Events often conspire to force us to wake up and think about things in a new way. I’d had many discussions about whether the Apple iPad is a “necessity” or just superfluous fluff. Having my iPad grabbed from my hands on a train in Paris forced me to really think about this.
The US NIH recently changed the grant format, among other things adding a new section titled “Innovation.” Many of us have wondered: how can we convey innovation if we’re using standard techniques and methods? Morgan has some ideas on this, illustrated with an iPad and a razor.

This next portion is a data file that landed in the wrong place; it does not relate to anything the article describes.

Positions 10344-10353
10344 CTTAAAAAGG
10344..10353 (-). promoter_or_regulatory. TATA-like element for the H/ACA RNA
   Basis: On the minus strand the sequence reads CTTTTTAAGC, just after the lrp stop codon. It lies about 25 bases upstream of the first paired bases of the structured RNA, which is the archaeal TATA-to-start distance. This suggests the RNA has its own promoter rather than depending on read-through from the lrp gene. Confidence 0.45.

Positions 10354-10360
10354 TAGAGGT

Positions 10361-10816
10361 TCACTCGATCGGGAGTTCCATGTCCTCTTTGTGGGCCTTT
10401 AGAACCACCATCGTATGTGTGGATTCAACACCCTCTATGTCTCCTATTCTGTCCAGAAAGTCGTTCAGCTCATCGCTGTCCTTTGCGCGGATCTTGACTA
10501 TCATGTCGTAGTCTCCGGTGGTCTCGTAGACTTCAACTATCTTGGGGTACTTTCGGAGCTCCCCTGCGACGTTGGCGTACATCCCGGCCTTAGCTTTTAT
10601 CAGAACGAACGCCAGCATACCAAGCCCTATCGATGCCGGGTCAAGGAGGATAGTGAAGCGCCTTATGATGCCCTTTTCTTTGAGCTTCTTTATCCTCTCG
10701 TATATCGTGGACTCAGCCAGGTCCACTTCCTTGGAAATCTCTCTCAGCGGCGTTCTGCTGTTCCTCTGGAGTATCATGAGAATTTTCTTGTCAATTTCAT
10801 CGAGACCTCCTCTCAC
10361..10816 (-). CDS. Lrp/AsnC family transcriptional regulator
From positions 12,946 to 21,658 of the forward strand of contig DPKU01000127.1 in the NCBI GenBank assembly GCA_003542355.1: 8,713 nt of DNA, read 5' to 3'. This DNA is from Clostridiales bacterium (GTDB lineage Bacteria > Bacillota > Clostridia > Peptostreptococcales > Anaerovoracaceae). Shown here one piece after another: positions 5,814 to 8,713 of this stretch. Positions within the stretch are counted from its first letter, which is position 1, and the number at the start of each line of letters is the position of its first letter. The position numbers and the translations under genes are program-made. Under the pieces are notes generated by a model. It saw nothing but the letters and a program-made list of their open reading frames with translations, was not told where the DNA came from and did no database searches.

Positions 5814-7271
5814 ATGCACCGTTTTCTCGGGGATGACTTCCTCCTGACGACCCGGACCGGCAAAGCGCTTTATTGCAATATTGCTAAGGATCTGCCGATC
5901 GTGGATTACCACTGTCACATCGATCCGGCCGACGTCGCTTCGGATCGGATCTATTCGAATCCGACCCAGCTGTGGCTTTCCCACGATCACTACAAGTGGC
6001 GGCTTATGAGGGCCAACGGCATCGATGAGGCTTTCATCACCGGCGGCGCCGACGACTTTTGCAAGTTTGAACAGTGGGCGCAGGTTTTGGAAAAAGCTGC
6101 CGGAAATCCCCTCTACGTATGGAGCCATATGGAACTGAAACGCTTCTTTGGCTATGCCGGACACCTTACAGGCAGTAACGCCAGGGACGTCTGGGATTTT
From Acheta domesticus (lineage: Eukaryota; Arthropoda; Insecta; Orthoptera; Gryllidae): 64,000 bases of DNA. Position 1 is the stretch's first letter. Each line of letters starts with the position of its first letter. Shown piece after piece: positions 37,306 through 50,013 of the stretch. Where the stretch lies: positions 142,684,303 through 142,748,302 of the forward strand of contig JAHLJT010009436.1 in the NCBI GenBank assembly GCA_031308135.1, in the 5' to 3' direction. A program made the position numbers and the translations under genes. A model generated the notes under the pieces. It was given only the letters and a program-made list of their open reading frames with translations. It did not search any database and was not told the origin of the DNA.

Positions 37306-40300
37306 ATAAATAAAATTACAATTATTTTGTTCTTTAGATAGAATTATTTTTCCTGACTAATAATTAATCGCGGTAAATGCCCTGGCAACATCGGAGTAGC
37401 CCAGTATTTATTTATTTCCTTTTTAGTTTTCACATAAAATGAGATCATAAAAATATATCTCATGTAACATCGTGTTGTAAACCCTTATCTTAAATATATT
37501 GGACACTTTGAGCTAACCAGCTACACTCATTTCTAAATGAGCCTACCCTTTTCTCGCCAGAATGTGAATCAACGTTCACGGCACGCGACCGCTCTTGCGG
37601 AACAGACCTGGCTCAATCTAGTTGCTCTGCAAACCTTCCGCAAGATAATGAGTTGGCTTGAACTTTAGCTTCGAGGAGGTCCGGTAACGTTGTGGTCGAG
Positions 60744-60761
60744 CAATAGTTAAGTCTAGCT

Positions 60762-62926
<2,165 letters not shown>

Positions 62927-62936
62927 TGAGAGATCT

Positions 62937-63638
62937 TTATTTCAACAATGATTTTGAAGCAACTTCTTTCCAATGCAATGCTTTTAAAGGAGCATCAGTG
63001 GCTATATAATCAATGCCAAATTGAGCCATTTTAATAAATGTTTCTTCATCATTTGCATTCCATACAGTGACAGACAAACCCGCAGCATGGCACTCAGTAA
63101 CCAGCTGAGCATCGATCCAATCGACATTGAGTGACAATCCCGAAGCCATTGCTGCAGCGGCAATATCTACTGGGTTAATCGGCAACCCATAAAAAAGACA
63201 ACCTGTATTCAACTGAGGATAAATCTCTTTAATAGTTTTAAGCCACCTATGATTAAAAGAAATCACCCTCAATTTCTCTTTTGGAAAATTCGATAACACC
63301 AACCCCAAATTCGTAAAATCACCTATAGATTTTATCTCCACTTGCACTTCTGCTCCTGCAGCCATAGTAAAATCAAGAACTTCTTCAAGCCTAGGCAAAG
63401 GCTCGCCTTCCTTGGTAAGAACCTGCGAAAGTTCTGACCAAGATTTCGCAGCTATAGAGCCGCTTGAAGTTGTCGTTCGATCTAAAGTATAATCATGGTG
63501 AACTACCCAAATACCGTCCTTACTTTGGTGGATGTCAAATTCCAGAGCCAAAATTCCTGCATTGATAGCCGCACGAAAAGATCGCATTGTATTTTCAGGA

When we get our grant rejected, it is easy to point the blame at the reviewers. “Those
stupid reviewers, they didn’t get it.” While that approach may be emotionally satisfying and ego-stroking, it doesn’t
solve the problem. Your reviewer didn’t understand your proposal, and there is only one person to blame for that.
A colleague recently said to me, “Graduate education is fundamentally a fact-based activity.” I respond to that somewhat misguided view in the latest video. In…
But the world of science, from Graduate School onward, isn’t like that. There is no pre-set criteria for “perfection” (or even for an A grade).